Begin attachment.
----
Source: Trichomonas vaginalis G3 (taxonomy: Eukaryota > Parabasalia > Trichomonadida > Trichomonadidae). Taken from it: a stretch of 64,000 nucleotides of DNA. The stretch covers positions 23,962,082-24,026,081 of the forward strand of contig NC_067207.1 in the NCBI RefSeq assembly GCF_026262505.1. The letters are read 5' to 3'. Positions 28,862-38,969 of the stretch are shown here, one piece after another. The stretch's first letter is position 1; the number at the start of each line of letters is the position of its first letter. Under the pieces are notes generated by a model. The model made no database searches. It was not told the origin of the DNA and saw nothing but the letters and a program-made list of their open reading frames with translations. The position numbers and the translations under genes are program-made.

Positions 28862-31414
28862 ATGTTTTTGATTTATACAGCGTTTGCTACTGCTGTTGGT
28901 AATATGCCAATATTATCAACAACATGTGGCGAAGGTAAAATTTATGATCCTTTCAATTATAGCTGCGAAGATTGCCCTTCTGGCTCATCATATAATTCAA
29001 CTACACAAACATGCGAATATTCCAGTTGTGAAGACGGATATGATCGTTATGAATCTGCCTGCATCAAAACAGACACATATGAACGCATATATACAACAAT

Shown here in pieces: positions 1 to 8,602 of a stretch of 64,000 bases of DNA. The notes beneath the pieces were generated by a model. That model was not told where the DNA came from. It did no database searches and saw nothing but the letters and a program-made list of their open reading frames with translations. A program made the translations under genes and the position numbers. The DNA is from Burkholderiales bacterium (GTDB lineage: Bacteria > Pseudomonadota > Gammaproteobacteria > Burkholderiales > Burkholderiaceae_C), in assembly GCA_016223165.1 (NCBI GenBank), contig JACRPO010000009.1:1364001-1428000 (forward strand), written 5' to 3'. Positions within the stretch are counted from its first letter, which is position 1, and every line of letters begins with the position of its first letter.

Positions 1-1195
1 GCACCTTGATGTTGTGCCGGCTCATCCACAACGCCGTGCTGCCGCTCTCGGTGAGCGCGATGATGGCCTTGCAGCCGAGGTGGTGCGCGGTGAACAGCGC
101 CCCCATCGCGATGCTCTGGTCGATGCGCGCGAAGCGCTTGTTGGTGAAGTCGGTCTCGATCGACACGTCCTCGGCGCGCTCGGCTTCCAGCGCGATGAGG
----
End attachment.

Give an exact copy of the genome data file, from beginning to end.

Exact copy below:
Source: Trichomonas vaginalis G3 (taxonomy: Eukaryota > Parabasalia > Trichomonadida > Trichomonadidae). Taken from it: a stretch of 64,000 nucleotides of DNA. The stretch covers positions 23,962,082-24,026,081 of the forward strand of contig NC_067207.1 in the NCBI RefSeq assembly GCF_026262505.1. The letters are read 5' to 3'. Positions 28,862-38,969 of the stretch are shown here, one piece after another. The stretch's first letter is position 1; the number at the start of each line of letters is the position of its first letter. Under the pieces are notes generated by a model. The model made no database searches. It was not told the origin of the DNA and saw nothing but the letters and a program-made list of their open reading frames with translations. The position numbers and the translations under genes are program-made.

Positions 28862-31414
28862 ATGTTTTTGATTTATACAGCGTTTGCTACTGCTGTTGGT
28901 AATATGCCAATATTATCAACAACATGTGGCGAAGGTAAAATTTATGATCCTTTCAATTATAGCTGCGAAGATTGCCCTTCTGGCTCATCATATAATTCAA
29001 CTACACAAACATGCGAATATTCCAGTTGTGAAGACGGATATGATCGTTATGAATCTGCCTGCATCAAAACAGACACATATGAACGCATATATACAACAAT

Shown here in pieces: positions 1 to 8,602 of a stretch of 64,000 bases of DNA. The notes beneath the pieces were generated by a model. That model was not told where the DNA came from. It did no database searches and saw nothing but the letters and a program-made list of their open reading frames with translations. A program made the translations under genes and the position numbers. The DNA is from Burkholderiales bacterium (GTDB lineage: Bacteria > Pseudomonadota > Gammaproteobacteria > Burkholderiales > Burkholderiaceae_C), in assembly GCA_016223165.1 (NCBI GenBank), contig JACRPO010000009.1:1364001-1428000 (forward strand), written 5' to 3'. Positions within the stretch are counted from its first letter, which is position 1, and every line of letters begins with the position of its first letter.

Positions 1-1195
1 GCACCTTGATGTTGTGCCGGCTCATCCACAACGCCGTGCTGCCGCTCTCGGTGAGCGCGATGATGGCCTTGCAGCCGAGGTGGTGCGCGGTGAACAGCGC
101 CCCCATCGCGATGCTCTGGTCGATGCGCGCGAAGCGCTTGTTGGTGAAGTCGGTCTCGATCGACACGTCCTCGGCGCGCTCGGCTTCCAGCGCGATGAGG